- gutianshanensis. Aenictus gutianshanensis Staab, 2014: 67, figs. 1-5 (w.) CHINA.
Unless otherwise noted the text for the remainder of this section is reported from the publication that includes the original description.
Measurements and indices. Holotype: TL 3.30, HL 0.68, HW 0.63, SL 0.70, ML 1.17, MTL 0.75, PL 0.30, CI 93, SI 112. Paratypes (n=5): TL 3.10–3.30, HL 0.69–0.75, HW 0.60–0.65, SL 0.65–0.70, ML 1.17–1.25, MTL 0.69–0.83, PL 0.29–0.31, CI 87–91, SI 104–113.
Head in full-face view elliptical, slightly longer than broad, with convex sides and almost straight posterior margin of head. Antennal scape long, reaching posterior corner of head; antennal segments II-X each longer than broad; II as long as III, but longer than each of IV-VII; terminal segment (X) longer than each of II-IX; the last four segments forming an indistinct club. Frontal carina long, extending slightly beyond the posterior margin of antennal torulus. Clypeus short with its anterior margin slightly convex, bearing 7-8 bluntly rounded denticles. Mandible subtriangular, masticatory margin straight, with a large curved apical tooth which is followed by 9-10 minutes teeth on masticatory margin. With mesosoma in profile, pronotum dorsally convex, not distinctly separated from mesonotum by a promesonotal suture. Propodeum slightly lower than promesonotum, its dorsal outline gently sloping posteriorly; propodeal junction angulate; declivity of propodeum straight in the dorsal part, concave in the ventral part when viewed in profile, encircled by a thin rim. Petiole in profile as long as high, its node convex dorsally. Subpetiolar process present, its ventral margin almost straight, bearing a thin rim below, anteroventral corner angulate. Postpetiole slightly longer than petiole, its node convex dorsally in profile; ventral postpetiolar process developed, angulate, bearing a thin rim below, slightly projecting over the posterior part of the petiole.
Head including mandible smooth and shiny; antennal scape punctate. Entire mesosoma finely reticulate, dorsal face of pronotum finely reticulate but shiny, reticulation on mesopleuron, metapleuron and lateral face of propodeum finer than on pronotum, appearing almost punctate in magnification lower 64×. Entire petiole finely reticulate. Postpetiole finely reticulate, except the dorsum smooth and shiny. Gaster smooth and shiny. Coxae finely reticulate, femora densely punctate, tibiae sparsely punctate.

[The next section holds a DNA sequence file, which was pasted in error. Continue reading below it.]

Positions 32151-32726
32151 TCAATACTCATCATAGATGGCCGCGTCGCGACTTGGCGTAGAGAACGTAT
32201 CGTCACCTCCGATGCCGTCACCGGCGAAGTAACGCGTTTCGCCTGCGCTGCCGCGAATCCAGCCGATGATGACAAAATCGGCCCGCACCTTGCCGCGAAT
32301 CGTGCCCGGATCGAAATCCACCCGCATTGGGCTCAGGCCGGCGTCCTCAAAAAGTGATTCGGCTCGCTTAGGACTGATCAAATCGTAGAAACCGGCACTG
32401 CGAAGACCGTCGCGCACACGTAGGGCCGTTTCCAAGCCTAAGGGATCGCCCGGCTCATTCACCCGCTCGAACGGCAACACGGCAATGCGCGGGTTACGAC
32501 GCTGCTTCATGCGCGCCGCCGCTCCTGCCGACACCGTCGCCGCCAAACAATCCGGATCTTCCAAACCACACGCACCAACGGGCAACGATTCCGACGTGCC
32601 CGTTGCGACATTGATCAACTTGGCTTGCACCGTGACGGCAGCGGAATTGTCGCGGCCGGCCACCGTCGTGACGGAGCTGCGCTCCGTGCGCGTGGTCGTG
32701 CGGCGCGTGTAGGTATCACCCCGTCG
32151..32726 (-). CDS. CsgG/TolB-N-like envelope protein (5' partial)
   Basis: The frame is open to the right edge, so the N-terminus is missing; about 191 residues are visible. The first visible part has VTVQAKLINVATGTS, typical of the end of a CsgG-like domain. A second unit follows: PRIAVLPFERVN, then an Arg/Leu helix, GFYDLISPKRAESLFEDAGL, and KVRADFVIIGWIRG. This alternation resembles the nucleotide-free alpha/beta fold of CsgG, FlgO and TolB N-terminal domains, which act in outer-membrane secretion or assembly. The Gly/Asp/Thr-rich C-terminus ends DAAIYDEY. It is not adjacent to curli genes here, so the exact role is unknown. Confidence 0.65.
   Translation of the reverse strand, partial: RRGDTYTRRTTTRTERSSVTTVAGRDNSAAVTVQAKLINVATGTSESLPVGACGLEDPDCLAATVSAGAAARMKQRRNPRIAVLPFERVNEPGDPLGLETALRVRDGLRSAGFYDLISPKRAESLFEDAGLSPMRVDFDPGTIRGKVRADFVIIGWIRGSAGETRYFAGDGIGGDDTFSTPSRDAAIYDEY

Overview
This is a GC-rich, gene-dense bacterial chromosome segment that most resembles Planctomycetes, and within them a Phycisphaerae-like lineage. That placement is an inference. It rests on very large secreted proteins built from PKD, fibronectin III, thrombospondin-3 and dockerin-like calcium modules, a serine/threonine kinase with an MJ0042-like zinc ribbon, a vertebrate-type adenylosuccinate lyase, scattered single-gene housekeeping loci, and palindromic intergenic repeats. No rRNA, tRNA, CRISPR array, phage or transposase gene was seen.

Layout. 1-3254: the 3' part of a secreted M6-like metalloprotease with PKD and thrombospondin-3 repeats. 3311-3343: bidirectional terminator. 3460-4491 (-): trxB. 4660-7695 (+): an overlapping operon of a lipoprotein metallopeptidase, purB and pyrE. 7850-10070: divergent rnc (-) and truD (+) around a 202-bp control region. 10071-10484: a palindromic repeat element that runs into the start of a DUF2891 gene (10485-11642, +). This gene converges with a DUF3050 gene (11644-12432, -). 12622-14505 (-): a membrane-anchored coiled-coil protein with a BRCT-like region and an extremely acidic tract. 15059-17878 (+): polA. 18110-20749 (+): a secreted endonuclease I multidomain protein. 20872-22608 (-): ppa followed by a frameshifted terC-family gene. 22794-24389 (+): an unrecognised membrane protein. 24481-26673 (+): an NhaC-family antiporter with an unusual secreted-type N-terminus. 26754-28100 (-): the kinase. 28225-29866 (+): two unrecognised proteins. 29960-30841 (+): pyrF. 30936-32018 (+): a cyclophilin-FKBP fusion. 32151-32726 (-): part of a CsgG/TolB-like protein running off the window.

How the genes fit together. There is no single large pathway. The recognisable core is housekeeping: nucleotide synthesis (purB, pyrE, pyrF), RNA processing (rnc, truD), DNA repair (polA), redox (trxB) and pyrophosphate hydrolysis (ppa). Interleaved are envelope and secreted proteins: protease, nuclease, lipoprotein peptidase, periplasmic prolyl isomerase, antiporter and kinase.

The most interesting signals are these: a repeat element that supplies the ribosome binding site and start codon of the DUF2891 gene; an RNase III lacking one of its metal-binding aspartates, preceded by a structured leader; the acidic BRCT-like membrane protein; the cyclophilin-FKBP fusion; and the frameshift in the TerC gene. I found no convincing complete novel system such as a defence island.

Body except anterior part of mesonotum with abundant standing hairs and interdispersed short hairs; length of longest hairs on dorsa of head and pronotum 0.20–0.30 mm. Antennal scape and legs with abundant standing hairs. Head, mandible, gaster and legs yellowish brown. Mesosoma, antennal scape, petiole and postpetiole reddish brown.
Holotype. Worker from China, Zhejiang Province, Gutianshan National Nature Reserve, ca. 30 km NW of Kaihua, 29°12'54"N / 118°7'18"E, ca. 250 m above sea level, 28.VI.2009, leg. Andreas Schuldt, label: “CSP26/SW7(2009)”, deposited in Institute of Zoology, Academia Sinica (Chinese Academy of Sciences). Paratypes. Five workers, same data as holotype. Three deposited in IZAS; one each deposited in ZMBH and California Academy of Sciences. All type specimens were collected in a single pitfall trap in a secondary mixed evergreen broad-leaved forest.
The scientific name is after the type locality, the Gutianshan National Nature Reserve in South-East China.